8. In this regard, the Special Rapporteur continues to maintain that he only presents corroborated information, gathered from credible sources, that he has sought clarification on a number of issues and cases through communications with the Government – a majority of which remain unanswered – and that he has accurately presented concerns raised by other human rights mechanisms. He also concurs that the alternatives pursued in the absence of an approved visit to the country are less than ideal.
9. In its comments, the Government also asserted that individuals that are guilty of serious crimes – including alleged acts of violence, the disruption of public order and the promotion of ideas with the intent of inciting “secessionist” activities – were inappropriately identified as human rights defenders in the report. It also maintained that journalists and lawyers are not immune from prosecution when they violate “the boundaries of a duty entrusted to him/her by law and engages in acts that run contrary to his/her standing”. Lastly, the Government continued to maintain that drug trafficking is a serious crime that warrants capital punishment.
IX. Conclusions and recommendations
93. The Special Rapporteur recalls his view that the Islamic Republic of Iran possesses the basic tools necessary to observe its international human rights obligations. They include the International Covenant on Civil and Political Rights, the International Covenant on Economic, Social and Cultural Rights and various aspects of a number of national laws. He affirms that human rights could be better secured if
the principles and regulations stipulated by these laws were consistently implemented.
94. The Special Rapporteur also stresses that, despite recent welcome amendments to the Penal Code and the Criminal Procedure, and the proposal for a new charter of citizens’ rights, these documents do not appear to resolve fully the issues previously raised by United Nations human rights mechanisms and recommendations made during the universal periodic review of the Islamic Republic of Iran in 2010. Certain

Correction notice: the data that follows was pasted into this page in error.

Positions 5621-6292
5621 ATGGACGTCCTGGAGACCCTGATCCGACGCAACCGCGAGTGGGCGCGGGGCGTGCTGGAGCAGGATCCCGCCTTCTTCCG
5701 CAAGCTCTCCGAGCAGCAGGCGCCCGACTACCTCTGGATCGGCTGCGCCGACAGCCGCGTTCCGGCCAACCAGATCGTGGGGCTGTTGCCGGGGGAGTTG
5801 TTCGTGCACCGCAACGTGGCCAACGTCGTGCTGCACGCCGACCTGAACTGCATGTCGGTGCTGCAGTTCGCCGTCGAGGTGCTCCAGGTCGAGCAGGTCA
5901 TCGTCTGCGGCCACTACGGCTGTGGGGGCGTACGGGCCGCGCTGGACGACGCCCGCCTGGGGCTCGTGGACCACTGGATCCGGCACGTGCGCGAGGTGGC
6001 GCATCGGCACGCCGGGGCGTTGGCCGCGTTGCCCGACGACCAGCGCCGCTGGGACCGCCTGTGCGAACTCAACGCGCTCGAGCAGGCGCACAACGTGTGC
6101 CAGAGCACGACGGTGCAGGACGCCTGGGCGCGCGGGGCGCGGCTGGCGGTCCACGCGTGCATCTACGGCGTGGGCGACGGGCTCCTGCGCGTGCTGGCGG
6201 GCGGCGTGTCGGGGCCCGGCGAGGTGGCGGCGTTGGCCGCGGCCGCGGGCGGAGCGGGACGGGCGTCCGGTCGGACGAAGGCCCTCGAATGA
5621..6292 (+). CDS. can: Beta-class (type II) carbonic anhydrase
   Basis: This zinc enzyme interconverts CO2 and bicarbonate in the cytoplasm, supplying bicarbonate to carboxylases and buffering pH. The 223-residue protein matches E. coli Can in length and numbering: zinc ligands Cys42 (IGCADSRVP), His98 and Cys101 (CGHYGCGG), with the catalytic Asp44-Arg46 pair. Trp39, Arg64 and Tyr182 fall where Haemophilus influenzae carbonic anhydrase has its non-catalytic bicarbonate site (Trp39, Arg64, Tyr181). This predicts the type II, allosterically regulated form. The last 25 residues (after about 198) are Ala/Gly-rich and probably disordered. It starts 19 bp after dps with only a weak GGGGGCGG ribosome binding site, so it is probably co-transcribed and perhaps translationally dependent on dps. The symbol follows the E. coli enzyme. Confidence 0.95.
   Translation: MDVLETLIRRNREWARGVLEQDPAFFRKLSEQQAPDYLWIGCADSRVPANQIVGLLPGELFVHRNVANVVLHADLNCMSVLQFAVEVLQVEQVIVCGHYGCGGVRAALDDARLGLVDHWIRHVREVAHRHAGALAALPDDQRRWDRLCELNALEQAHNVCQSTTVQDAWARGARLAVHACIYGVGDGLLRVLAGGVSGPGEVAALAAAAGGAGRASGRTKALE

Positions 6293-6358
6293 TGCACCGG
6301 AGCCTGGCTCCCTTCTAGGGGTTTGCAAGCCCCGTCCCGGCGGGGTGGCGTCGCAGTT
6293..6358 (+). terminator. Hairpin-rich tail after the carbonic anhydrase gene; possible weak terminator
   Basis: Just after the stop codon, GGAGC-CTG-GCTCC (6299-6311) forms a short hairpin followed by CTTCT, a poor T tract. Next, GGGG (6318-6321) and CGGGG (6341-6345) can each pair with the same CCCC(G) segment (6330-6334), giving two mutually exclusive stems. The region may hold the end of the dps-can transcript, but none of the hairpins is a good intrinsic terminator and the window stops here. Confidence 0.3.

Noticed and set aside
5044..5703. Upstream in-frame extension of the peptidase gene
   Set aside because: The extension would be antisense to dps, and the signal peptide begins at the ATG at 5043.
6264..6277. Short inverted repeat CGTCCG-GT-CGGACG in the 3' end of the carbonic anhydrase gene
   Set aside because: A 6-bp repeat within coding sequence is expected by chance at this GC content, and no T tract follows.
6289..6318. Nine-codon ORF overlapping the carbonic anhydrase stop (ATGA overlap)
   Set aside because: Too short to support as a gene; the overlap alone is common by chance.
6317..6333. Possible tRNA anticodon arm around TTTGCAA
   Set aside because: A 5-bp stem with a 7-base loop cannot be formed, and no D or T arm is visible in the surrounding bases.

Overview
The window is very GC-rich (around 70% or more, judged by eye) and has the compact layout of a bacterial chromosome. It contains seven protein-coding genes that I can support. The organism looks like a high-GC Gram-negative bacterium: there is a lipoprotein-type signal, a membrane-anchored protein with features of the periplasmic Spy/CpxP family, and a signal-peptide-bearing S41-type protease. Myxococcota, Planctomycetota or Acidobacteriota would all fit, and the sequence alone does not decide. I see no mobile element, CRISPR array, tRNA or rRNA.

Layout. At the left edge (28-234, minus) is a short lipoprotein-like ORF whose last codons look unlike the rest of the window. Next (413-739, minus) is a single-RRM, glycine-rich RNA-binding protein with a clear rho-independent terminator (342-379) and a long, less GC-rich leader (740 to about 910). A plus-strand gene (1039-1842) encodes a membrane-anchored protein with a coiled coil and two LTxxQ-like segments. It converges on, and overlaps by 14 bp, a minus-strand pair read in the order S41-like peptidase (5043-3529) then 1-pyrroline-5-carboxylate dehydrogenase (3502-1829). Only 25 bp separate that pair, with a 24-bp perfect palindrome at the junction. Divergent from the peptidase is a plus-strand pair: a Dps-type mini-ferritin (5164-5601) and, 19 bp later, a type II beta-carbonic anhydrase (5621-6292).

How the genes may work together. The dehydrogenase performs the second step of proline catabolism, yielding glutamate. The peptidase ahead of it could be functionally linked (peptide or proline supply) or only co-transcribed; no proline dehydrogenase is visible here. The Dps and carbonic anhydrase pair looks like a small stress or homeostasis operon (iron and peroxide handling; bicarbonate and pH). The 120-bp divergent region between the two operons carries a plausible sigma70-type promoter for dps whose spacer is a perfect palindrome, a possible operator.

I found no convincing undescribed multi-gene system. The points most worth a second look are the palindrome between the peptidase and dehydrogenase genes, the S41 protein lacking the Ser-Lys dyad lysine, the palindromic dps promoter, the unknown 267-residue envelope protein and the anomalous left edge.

national laws continue to undermine and/or contravene rights guaranteed by these legal instruments through extensive restrictions and discriminatory practices.
95. Reports received by the Special Rapporteur continue to detail cases of frequent infringement of the rule of law established by national laws and international standards, resulting in the arbitrary detention of hundreds of individuals peacefully exercising rights guaranteed by the above-mentioned treaties. The violation of the rights and guidelines enshrined in the Constitution, the Law on Respecting Legitimate Freedoms and Protecting Citizens’ Rights and the Criminal Procedure has also apparently resulted in the psychological and physical torture of persons for the purposes of extorting information that is reportedly used as evidence in court, the basis for convictions and the application of lengthy or capital sentences.
96. Most of the said violations are reportedly committed during pretrial detention or court sessions. The Special Rapporteur therefore urges the Government of the Islamic Republic of Iran to consider the following recommendations:
(a) To facilitate the unconditional release of individuals imprisoned for exercising peacefully their rights to expression, association, assembly, belief and religion;
(b) To strengthen fair trial safeguards by ensuring access to legal counsel during all phases of pretrial detention and the investigative stage of cases, including during interrogation and arraignment, and allow for legal counsel to advise the accused during these proceedings;
(c) To improve access of legal counsel to all files containing evidence against the accused;
(d) To investigate all allegations of mistreatment and/or psychological and physical torture, and to prosecute the parties responsible;
(e) To prevent the intimidation of lawyers, including threats of detention and prosecution for discharging their ethical and professional responsibilities, including when submitting client grievances and addressing international and national media on their client’s behalf, which should be possible without fear of prosecution under national security and defamation laws;
(f) To prohibit capital punishment for juveniles and for crimes that do not meet the most serious crimes standards under international law, including for drug offences and perceived sexual offences.